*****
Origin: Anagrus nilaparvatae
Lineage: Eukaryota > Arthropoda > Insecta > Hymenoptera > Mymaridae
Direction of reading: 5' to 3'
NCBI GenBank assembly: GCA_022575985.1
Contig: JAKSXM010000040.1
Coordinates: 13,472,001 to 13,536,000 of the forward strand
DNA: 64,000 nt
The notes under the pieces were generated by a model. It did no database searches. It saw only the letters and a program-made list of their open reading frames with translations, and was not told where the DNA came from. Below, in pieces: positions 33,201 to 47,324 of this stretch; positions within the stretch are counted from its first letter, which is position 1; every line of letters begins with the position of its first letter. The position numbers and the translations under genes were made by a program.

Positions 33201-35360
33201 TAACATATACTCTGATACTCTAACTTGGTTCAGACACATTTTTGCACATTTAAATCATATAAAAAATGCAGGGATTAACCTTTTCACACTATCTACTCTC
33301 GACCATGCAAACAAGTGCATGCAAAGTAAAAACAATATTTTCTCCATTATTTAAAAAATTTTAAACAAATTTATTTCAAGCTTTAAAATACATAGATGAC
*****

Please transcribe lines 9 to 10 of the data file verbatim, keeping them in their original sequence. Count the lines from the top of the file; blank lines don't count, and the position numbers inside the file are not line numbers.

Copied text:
Positions 33201-35360
33201 TAACATATACTCTGATACTCTAACTTGGTTCAGACACATTTTTGCACATTTAAATCATATAAAAAATGCAGGGATTAACCTTTTCACACTATCTACTCTC